To Live and Die in L.A (1985)

To-Live-and-Die-in-LA

‘Guess what, Uncle Sam don’t give a shit about your expenses. You want bread, fuck a baker!’

This charming little bit of advice comes from To Live and Die in L.A’s ‘hero’ to the informant on probation he’s just slept with. Yeah, he’s a bit of a shit. He’s also played by Billy Fuckin’ Petersen! Oh wait, sorry – William L. Petersen, as he was known back in the 80’s days. Petersen is the none-too subtly named Richard Chance, and he’s the ultimate reckless cop. Riggs ain’t got shit on this guy. I mean, Riggs is crazy, but he was essentially a nice guy. Chance is hotheaded, selfish, harsh and irresponsible. He wants to take down the bad guys, but, in his own words, ‘doesn’t give a shit’ how he does it. He also makes mistakes. Everyone makes mistakes in this film. That’s what makes William Friedkin’s classic thriller (based on a novel by former secret service agent Gerald Petievich) so thrilling – it’s an off the chain, unpredictable ride that hits the ground running and doesn’t stop until the dark conclusion. It also screams 1980s to breaking point. I mean, the opening credits are in orange and green for God’s sake! Plus the font is so LARGE that the screen can only fit ONE or TWO words of the TITLE at a time. Plus, in any other film, a scene where a suicide bomber is yanked off the top of a building (and explodes mid-air) would probably the most shocking scene, but here that happens in the first three minutes and we’re already moving on straight after. No time to lose, that’s Friedkin’s approach.

I suppose on the surface it’s another cop thriller (one character even says ‘I’m getting too old for this shit’!), and the plot is essentially just about two secret service agents trying to take down a master counterfieter, but there’s a wild streak coursing through its veins – the characters are not stock types, they’re real – they fuck up, but they’re also surprisingly resourceful and clever. I was constantly hooked and intrigued, wondering what was going to happen next. This all reaches fever pitch in the film’s final half-hour, which I won’t spoil, but I promise you that there is a car chase that outdoes the one Friedkin delivered for The French Connection. It’s a blinder.

That’s the big showstopping moment, but there are lots and lots of other highlights, including an extended bit near the start where we see Willem Dafoe’s counterfeiter on the job, creating his fake dosh, making his phoney dollar bills look as convincing as possible. Not many thrillers of this era would take the time to show us stuff like this, and real counterfeiters were consulted to make this scene as real as possible. There’s are some cracking foot chases, including one in an airport (which pissed off airport security because Petersen wasn’t supposed to jump on the platform dividing the moving travelators but did it anyway), some great heated confrontations between not just good guys and bad guys, but also between good guys and good guys as well as bad guys and bad guys.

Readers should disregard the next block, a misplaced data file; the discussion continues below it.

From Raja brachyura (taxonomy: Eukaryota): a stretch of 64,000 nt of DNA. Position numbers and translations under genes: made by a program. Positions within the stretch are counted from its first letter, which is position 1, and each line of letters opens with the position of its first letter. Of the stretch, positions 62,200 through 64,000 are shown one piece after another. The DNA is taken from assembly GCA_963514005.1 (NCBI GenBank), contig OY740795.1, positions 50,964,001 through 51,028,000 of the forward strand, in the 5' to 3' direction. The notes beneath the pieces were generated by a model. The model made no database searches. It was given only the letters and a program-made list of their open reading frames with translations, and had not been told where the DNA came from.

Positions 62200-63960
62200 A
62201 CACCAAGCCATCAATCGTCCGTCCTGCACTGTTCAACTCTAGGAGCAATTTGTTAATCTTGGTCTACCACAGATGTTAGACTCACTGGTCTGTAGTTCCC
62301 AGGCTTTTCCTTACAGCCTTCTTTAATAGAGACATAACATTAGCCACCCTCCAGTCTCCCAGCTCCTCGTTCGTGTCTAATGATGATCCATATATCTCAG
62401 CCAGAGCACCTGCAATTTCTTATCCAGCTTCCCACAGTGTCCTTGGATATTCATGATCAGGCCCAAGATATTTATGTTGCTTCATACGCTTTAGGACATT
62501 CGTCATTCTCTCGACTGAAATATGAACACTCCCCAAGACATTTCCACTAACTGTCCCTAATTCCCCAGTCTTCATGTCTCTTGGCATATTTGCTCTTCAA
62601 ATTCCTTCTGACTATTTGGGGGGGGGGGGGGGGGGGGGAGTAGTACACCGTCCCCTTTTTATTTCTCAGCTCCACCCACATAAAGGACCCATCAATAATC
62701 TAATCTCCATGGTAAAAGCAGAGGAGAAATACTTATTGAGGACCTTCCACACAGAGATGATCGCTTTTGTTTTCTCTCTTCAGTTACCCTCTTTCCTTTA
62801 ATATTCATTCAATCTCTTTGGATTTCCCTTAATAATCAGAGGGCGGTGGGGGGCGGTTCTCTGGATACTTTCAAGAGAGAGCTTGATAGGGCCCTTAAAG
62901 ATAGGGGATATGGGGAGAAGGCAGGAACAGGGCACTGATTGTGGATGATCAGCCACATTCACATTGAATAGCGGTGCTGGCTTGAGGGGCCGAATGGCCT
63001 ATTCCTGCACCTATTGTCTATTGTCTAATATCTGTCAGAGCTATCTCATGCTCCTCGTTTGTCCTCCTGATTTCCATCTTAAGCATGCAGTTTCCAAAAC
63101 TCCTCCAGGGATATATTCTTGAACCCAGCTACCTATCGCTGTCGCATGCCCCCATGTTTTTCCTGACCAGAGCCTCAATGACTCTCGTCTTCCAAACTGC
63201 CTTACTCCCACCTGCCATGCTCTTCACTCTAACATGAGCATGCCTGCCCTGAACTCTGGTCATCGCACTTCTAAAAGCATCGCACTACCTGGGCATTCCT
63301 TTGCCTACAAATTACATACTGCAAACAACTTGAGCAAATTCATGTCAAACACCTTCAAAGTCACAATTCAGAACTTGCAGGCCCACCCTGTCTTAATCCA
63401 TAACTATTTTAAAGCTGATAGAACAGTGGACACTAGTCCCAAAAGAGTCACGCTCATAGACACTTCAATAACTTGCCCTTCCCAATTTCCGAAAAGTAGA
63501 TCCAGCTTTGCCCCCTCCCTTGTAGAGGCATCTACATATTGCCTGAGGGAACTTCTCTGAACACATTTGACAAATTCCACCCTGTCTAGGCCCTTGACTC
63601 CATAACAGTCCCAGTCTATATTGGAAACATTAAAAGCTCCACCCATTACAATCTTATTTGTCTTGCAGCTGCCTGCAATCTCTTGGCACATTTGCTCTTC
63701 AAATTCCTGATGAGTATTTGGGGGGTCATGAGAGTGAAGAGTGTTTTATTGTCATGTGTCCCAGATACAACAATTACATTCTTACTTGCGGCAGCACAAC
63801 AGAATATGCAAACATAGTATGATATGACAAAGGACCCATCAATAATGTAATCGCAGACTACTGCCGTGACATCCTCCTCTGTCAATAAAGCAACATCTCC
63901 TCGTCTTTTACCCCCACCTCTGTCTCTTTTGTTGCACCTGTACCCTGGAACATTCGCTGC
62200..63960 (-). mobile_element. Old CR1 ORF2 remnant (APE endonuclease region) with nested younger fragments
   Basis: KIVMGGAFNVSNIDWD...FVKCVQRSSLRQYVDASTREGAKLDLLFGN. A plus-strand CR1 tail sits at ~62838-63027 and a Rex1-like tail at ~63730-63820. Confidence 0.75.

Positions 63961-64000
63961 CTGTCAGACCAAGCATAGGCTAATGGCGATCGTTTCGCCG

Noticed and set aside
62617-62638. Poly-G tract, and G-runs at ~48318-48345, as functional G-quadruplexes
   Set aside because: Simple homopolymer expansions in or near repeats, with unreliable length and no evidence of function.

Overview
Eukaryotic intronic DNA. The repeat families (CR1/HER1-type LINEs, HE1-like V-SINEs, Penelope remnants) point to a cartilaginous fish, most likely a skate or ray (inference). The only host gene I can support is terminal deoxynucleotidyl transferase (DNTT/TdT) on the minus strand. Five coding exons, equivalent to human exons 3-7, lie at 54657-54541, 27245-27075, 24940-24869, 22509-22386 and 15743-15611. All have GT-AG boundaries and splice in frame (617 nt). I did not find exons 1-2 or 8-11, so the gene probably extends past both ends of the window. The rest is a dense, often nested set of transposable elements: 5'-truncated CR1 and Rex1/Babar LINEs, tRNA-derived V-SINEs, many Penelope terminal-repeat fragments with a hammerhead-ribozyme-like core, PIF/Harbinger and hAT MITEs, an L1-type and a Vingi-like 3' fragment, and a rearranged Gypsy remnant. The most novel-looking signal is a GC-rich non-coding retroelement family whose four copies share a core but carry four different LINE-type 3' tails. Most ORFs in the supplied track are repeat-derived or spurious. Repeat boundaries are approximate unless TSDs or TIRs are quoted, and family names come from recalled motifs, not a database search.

The violence is often sudden, messy and shocking – Friedkin seems to favour gun shots to the FACE, the sick puppy. There are a few surprise moments which are unparalleled for the genre. No wonder an alternative ending was recommended by the studio (you can see it on the Region 1 DVD, and it’s crap) because the one we got is one of the most uncompromising you’ll see. I won’t spoil anything, but full props to Friedkin for having the nerve to see the film’s vicious streak through to its logical conclusion. The performances, from Petersen and Dafoe intense leads to John Pankow’s frustrated, desperate partner and John Turturro’s scumbag cash mule, are vivid and visceral, as is Friedkin’s depiction of L.A, which I suspect I suspect the Grand Theft Auto games were influenced by, especially the most recent instalment.

Boosting things and then some is Wang Chung’s brilliant soundtrack – they’d already scored a hit in the charts with ‘Dance Hall Days’, and Friedkin’s decision to have them score the film was a genius move, much like his hiring of Tangerine Dream for Sorcerer. When their ‘City of Angels’ piece comes in over the sunset-hued main credits/crime montage, the effect is thrilling. Properly pounding (it’s all about that bass) and exciting, it sets the scene perfectly. Similarly, the use of ‘Wait’ over the end credits as the camera takes to the road and heads out of the city is pretty damned epic. And who doesn’t love that title theme? If you don’t, then I can only wonder why (in L.A/To Live and Die in L.A). Having the soundtrack steeped heavily in synth pop definitely makes it a product of its time, but instead of feeling dated, the film feels like a snapshot, one of the key, iconic films of the 80’s.  Saying that, I can’t imagine a moment where a sleazy creep describes the weather as ‘groovy’ would have worked in any time period – maybe Summer 1967. This line always gets a laugh. Always.

I love this film – it’s from a major studio, but it has the reckless, edgy feel of an independent, and further proof that there’s far more to Friedkin than those two massive films he made in the 70s.

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